On this day October 15 back in 2000, New Zealand beat India in the ICC Knockout Trophy, now known as the ICC Champions Trophy, in Nairobi Kenya. The tournament saw India impress in every game barring the finals as they made their way to the finals, which they ultimately lost ultimately after being in a promising position and being the better side for much of the game.
#OnThisDay in 2000, New Zealand won the ICC KnockOut trophy by beating India in a thrilling final by four wickets in Nairobi.— ICC (@ICC) October 15, 2019
Chris Cairns' brilliant 102* helped his side chase down 265 with only two balls remaining. pic.twitter.com/wK14lRM0J1
India beat the hosts Kenya in the pre-quarter-finals, beating Australia and South Africa along the way to the final. Yuvraj Singh and Sourav Ganguly lead the charge against Australia and South Africa respectively. The latter scoring an unbeaten 141 against South Africa. New Zealand, on the other hand, defeated Zimbabwe in the quarter-finals, following a win over Pakistan in the semi-finals. They topped it up with a win over India in the finals. This was the first and to date, the only ICC event won by New Zealand. Roger Twose scored two fifties along the way for the Black Caps.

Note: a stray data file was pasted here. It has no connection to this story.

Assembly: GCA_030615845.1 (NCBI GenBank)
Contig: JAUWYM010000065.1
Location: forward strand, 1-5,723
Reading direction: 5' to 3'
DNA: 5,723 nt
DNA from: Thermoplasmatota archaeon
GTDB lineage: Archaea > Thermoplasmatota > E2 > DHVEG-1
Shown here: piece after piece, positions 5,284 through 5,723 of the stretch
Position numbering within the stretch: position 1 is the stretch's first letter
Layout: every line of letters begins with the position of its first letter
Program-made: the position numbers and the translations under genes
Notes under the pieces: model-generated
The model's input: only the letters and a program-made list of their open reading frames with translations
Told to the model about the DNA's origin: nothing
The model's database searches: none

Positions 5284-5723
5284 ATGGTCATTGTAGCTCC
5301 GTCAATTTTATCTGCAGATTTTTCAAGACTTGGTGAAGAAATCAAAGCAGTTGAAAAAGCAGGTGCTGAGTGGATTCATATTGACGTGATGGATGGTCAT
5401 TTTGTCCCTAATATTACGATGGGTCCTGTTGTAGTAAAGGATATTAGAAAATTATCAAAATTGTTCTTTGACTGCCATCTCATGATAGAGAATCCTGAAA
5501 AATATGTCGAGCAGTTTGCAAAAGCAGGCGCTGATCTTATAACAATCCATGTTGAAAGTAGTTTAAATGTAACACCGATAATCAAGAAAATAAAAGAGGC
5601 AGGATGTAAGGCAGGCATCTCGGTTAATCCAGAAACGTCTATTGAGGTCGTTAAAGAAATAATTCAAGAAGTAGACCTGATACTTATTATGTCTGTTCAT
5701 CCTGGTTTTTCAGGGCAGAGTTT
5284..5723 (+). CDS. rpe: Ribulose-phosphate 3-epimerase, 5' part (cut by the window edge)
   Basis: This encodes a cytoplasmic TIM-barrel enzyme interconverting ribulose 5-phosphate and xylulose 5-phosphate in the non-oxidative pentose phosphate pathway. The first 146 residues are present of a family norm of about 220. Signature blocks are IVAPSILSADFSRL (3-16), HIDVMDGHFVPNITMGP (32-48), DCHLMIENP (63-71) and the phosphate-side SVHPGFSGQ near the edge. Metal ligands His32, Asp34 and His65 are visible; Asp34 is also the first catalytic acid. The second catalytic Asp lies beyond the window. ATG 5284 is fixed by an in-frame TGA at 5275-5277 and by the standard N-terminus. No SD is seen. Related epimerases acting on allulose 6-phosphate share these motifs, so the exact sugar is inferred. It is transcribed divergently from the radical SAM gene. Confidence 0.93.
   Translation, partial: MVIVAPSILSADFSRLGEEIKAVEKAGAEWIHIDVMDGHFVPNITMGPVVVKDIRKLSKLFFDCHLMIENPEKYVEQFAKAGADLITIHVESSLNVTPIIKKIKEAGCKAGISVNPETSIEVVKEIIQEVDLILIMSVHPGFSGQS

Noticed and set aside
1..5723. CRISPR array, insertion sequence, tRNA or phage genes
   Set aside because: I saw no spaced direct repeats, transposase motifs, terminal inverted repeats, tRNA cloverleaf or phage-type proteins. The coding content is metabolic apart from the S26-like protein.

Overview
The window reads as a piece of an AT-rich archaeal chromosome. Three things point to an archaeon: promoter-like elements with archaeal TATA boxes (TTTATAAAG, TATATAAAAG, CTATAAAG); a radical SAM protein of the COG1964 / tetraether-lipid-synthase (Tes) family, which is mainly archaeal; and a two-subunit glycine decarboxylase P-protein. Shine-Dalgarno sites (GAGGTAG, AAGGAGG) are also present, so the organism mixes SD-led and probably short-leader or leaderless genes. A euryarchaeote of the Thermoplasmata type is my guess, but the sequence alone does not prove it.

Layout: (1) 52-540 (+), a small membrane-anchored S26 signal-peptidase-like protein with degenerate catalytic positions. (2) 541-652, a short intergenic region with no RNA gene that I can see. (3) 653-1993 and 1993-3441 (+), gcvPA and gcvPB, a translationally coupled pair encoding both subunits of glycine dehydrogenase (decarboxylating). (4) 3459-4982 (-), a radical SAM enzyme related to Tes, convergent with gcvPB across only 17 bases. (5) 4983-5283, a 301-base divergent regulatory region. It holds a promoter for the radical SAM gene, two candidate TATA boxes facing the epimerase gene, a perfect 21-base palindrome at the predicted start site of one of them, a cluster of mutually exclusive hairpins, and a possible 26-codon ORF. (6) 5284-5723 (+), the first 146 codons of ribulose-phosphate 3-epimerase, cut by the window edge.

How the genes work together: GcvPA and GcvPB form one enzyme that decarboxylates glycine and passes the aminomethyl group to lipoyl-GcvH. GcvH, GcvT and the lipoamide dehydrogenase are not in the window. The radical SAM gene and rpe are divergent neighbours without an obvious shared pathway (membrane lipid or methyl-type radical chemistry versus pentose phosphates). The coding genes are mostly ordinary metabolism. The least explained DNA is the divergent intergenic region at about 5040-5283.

New Zealand won the toss and elected to field. The Indian openers gave a superb start to their team and put a brilliant partnership of 141, their middle order, however, could not take any advantage of the start given by their openers and finished the innings scoring 264 runs and losing 6 wickets in their 50 overs. Ganguly's golden run in the tournament continued as he yet again scored a brilliant century scoring 117 runs from 130 balls. New Zealand innings yet again did not start well as they lost their two wickets inside 6 overs for the score of 37, and later reduced to 132/5 but then, Chris Cairns and Chris Harris put a brilliant partnership of 122 runs, which helped them to win their first major ICC trophy.
Ganguly finished the series with 348 runs leading the scoring charts while Prasad took 8 wickets leading the bowling charts.